LOUISVILLE, Ky. (WDRB)--- The good news is, the “Louisville purge” never happened. The bad news -- it caused a lot of panic for people in our community.
Earlier this week on social media, a photo appeared that said “Louisvilles Purge” (yes, without the apostrophe), and gave a time and date that a “purge” would happen in Louisville. If you're like me, you probably didn't give this a second thought. There's so much I see on social media that I never worry about. This was one of those things. However, the threat of violence did cause concern for many people.
The concept of the Purge movie is that there's a certain period of time where people can get away with any kind of violence or crime. It was hard to believe this would happen in Louisville. Yes, there was an incident back in March involving teenagers in downtown Louisville causing violence. Some people were concerned this would happen again.
We received so many calls to our newsroom and photos posted to our WDRB social media pages that we brought this photo up in our news meetings to discuss how to handle it.
On Wednesday, we spoke with police to see if there was reason to be concerned. They said on camera that they were aware of the posts and keeping an eye on them and that they were not adding extra staff for the night.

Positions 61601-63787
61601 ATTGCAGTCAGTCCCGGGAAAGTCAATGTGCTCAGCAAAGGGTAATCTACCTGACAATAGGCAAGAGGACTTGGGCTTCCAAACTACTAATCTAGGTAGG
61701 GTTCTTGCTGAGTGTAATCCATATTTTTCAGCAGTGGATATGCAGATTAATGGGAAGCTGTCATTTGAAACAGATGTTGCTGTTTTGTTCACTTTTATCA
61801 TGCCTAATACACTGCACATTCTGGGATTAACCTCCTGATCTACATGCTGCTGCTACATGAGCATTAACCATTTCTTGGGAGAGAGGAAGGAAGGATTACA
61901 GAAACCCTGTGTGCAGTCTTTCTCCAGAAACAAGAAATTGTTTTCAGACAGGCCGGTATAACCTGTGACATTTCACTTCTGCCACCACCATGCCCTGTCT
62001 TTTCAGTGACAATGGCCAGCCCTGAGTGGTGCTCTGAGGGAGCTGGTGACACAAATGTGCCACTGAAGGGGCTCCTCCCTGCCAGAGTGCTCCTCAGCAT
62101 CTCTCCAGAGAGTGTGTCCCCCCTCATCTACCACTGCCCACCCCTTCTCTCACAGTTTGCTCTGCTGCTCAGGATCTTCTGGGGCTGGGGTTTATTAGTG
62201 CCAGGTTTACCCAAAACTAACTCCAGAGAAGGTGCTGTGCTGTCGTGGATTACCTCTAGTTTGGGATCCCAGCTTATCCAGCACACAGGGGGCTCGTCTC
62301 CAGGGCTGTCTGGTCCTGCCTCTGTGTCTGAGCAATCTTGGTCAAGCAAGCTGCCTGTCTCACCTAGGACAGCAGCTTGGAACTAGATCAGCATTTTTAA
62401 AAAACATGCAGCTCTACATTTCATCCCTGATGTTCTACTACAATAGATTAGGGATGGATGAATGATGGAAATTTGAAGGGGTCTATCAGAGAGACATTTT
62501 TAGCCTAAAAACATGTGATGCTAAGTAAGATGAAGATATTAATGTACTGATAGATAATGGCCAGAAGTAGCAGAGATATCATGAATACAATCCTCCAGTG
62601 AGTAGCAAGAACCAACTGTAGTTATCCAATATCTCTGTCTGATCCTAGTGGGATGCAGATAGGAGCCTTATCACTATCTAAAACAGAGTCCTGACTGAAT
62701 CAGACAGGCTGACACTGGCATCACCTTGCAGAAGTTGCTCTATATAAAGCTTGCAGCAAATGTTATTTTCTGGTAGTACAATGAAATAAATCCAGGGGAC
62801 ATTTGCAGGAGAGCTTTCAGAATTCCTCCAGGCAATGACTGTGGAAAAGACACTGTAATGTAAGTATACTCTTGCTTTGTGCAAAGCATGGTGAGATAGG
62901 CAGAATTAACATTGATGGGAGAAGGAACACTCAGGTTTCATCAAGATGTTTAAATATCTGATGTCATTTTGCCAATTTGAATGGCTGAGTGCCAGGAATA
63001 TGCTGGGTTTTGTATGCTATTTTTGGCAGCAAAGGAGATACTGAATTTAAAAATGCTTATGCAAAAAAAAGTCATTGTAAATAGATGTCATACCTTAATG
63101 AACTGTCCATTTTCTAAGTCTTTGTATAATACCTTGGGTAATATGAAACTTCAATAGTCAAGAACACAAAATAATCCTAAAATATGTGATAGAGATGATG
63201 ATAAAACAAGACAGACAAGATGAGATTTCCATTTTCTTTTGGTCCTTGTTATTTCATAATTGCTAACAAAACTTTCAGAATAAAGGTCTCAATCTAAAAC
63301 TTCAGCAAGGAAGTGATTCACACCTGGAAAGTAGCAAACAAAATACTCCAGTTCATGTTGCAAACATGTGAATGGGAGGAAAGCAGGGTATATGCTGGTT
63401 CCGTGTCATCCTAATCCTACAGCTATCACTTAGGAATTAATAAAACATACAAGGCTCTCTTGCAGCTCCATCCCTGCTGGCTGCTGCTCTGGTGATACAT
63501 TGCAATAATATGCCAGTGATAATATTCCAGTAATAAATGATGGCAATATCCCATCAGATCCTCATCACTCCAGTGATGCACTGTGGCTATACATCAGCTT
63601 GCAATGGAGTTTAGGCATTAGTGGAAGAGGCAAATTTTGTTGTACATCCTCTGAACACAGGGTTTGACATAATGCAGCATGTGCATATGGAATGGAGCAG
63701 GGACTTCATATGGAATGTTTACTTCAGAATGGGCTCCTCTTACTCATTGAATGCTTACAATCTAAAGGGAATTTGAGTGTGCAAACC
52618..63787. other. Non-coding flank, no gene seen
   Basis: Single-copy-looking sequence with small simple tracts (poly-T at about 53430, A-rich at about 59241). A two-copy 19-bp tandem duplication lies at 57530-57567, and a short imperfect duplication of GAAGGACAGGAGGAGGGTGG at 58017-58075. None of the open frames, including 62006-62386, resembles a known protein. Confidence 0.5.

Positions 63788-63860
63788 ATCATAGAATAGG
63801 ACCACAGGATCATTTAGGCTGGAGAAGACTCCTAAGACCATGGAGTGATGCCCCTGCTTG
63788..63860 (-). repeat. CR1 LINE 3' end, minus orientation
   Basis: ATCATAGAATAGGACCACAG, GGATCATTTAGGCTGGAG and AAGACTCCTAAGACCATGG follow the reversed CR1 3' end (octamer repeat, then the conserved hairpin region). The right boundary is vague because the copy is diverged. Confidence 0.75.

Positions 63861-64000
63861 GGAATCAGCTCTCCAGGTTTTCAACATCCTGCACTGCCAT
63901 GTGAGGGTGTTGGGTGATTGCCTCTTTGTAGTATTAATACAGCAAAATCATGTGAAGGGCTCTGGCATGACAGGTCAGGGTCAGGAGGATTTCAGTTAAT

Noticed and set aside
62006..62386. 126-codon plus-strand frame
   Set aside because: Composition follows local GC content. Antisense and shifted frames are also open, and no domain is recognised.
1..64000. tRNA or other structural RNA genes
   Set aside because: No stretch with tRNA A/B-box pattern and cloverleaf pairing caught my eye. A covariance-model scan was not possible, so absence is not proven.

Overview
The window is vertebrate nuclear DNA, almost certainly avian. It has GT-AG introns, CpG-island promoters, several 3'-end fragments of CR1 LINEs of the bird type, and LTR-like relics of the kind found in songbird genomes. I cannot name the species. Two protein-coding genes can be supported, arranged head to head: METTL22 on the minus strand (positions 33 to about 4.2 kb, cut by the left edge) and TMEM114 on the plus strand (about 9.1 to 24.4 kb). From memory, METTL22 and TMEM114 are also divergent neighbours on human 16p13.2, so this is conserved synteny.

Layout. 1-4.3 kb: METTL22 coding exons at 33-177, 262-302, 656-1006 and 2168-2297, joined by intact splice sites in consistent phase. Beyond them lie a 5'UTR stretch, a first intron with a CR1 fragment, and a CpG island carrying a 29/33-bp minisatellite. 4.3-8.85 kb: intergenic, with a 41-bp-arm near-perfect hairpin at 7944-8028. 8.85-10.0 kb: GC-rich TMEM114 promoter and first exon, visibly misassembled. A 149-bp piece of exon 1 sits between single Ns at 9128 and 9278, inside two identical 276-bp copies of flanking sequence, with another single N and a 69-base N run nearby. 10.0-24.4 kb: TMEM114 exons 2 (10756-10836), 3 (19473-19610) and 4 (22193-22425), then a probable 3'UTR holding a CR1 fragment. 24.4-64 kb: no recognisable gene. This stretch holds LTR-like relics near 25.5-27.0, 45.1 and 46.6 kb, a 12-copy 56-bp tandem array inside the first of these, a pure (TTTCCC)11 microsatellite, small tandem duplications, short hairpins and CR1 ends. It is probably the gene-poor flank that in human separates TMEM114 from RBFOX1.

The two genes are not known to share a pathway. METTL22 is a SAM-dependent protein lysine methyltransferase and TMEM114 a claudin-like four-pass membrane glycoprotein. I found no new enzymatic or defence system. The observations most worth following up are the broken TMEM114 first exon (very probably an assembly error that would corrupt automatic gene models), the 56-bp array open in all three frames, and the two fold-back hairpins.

Barry Fulmer, WDRB Vice President and Director of News, decided not to report on this in our newscasts.
“We didn't want to bring concern to people over an item that lacked credibility,” Fulmer said.
On Friday afternoon a local high school football game was postponed because an out-of-town school worried about coming to Louisville with the possible “purge." We did report on this development.
Before the 10 p.m. newscast Friday, Louisville Metro Police confirmed to WDRB that it was actually a high school student who created the original “purge” post earlier in the week.
“We didn't feel like this warranted being the lead story of our 10 p.m. newscast,” Fulmer said. We decided to begin the newscast with a story about overcrowding on JCPS buses. We eventually mentioned the game being postponed and the fact that police said a juvenile was behind this hoax.
Throughout the evening, thousands of people across the country signed in to local police scanner apps and websites, listening to calls that police were receiving.
Dwight Mitchell, a spokesman with Louisville Metro Police, says officers responded to 20 percent more calls on Friday night than they did the Friday before.
MetroSafe spokeswoman Jody Duncan says dispatchers also were busy with calls.
“Most of the calls that were out of the ordinary were unfounded by police,” Duncan said.
She said there were 180 more calls to dispatch on Friday night than the previous Friday, between 6 p.m. and 4 a.m.
Duncan also says there were more calls for trouble runs, traffic stops and suspicious persons.
There were some actual shootings overnight. Some people assumed it was “purge” related, but police say there is nothing so far that links either homicide to this.
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